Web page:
Cook in Bag – Backwoods Fast Food
We found it to be a little disheartening that so many hikers wanted to know if we offered “boil in bag” packaging at the annual Trail Days event in Damascus, VA. For those of you unfamiliar with the term, this involves the use of a heavy releasable stand-up pouch capable of sustaining the high temperature of boiling water. The food ingredients are effectively “cooked” by pouring heated water directly onto the food particles within the bag, then transferring the bag to a pot “cozy” to keep it hot. After several minutes the food is satisfactorily hydrated and is consumed directly from the plastic pouch.
Overall, this system just doesn’t jive with us. Pouring boiling water into a plastic bag strays away from Outdoor Herbivore’s business philosophy of using minimally processed, organic ingredients & less packaging waste. Due to environmental and personal health concerns, we will not sell our products within these plastic pouches. Instead, we offer products capable of cooking within your own reusable cook bag or a cook-pot.
We realize the pouch method of cooking simplifies the cooking and clean-up process, but it also offers disadvantages which we feel outweigh the advantages.
Personal & Environmental Safety
Frankly, we don’t like the idea that plastic particles may be floating in the food. Just because the FDA has given the thumbs up does not mean it is safe over the long-run. In reality, you get the pleasure of testing the long-term health risks. Plus, Outdoor Herbivore is looking for ways to limit our exposure to plastics and ways to incorporate eco friendly packaging within our business.
Space, Weight & Waste
The boil in bag method presents extra waste and resources than is necessary for the environment. These bags are packaged for individual use and single use. The bags are large and heavy because they double as both an eating and cookable packaging apparatus. Obviously the bags have to be larger than the food product contained inside to accept the boiled water, and to allow for the expansion of the food via rehydration. Surely these bags could be washed and reused for another meal; however, sadly, we got the impression that these bags are rarely reused. Instead, they are packed out and disposed of.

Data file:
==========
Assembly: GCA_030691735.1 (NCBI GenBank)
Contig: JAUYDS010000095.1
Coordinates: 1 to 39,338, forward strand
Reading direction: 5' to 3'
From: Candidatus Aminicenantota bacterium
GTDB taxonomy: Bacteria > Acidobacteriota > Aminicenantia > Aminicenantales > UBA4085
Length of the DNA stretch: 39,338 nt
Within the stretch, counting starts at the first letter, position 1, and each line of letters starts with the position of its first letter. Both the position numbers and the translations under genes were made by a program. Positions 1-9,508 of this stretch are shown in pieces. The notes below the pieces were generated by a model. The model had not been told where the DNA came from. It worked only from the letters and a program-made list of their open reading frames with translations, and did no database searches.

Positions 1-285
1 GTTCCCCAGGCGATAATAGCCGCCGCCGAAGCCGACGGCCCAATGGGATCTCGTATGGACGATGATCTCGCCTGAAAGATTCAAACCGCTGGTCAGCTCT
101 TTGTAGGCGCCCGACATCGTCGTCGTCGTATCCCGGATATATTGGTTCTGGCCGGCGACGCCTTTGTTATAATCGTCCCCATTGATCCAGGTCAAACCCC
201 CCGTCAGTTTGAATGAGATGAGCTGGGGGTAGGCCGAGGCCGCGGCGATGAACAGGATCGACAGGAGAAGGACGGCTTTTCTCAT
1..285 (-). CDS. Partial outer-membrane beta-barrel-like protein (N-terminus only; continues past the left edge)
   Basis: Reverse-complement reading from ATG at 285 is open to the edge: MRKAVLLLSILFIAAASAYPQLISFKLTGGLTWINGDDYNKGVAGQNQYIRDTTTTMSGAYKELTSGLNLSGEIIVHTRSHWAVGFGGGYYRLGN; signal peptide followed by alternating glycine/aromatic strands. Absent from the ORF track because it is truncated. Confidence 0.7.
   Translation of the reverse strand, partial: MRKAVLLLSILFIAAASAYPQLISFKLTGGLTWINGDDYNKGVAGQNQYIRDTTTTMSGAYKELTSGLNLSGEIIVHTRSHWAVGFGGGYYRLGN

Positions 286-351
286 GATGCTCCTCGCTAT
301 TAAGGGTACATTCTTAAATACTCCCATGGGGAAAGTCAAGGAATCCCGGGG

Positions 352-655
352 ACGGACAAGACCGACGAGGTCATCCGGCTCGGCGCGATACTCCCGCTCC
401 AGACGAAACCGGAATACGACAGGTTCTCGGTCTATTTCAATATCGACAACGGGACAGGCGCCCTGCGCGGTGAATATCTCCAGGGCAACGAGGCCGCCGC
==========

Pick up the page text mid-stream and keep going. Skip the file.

Plastic bags are not biodegradable.
The plastic only separates into smaller pieces over several centuries. In fact, it takes onwards of 1,000 years for the environment to break down the bag into smaller bits of plastic particles, and in doing so, release toxins that contaminate nearby water, soil, and wildlife. The production of plastic bags also requires the use of petroleum.
Group Hiking. How much space and weight is it really saving, anyway?
If you are hiking alone, maybe it makes more sense to use the single serve, single use plastic bag method. But, what if you are not hiking solo? If you are hiking with other individuals who also enjoy the cook in bag convenience, each person must carry their own separate meal. The consequences quickly compound when each party adopts this method. Also, make sure you factor in the collective weight savings. Obviously, there will be considerable weight savings if 2 or more people can share a meal packaged in a single bag.
Utility of Space
The density of the bag can create sharp corners and make it cumbersome to cinch your stuff around the multiple cook bags. This can tear your gear and even cut into your skin if you are not careful. We find it much easier to pack with traditional sandwich sized ziplock bags.
To be able to cook a meal by just pouring hot water over it means the ingredients are likely to be highly processed. Processed ingredients represent a host of external costs that far outweigh the conveniences. Anyway, why not just eat ramen noodles instead? The packaging is less, the cook time is quick, and the dish cleanup is far from difficult. What to look for when comparing backpacking or camping foods.
We understand that most of us would prefer not to labor over a hot stove waiting for a hot cooked meal while outdoors. However, is a 10 minute rest time or a few minutes of simmering in a cook-pot really that long? If you are concerned about running out of fuel while backpacking, make sure you read our tips on cooking to save fuel.
Finally, we don’t find rinsing pots to be that terrible of a task. Maybe that is because we have the chore down to a science. Here are some tips that you may find useful for making clean-up a breeze.
Tips for cleaning your pot
- Add 1 TB of olive oil when you boil your water. This adds calories to the meal plus makes it easier to clean up if you do not have a coated pan. We use a non-coated aluminum pan and do not have any trouble cleaning with this method.
- Add some water to the pot, swish it around and drink. Soup! Seriously, this works fine if you are low on water or not near a source of water. Why waste food bits or water on cleaning when your body can use it?
- Dip it or lick it. Have some spare bread or tortilla? Wipe the pot clean with a chunk of bread and you’ve got an instant dip! No bread? How about licking the pot clean? No wasted nutrients!
- Soap? You don’t need it. Just pour ¼ C of water into the dish and swoosh with a one-quarter sized sponge (at home divide and cut a household scouring sponge into 4 squares).
- If you feel you need to use soap, we highly recommend Dr. Bronner’s Magic 18-in-1 Organic Hemp Soaps. These soaps are 100 % organic and can be used on everything from cleaning yourself, dishes, shaving, to brushing your teeth.
An in depth comparison of Cook in Pouches sold by various camp food suppliers versus One-Pot Meals sold by Outdoor Herbivore
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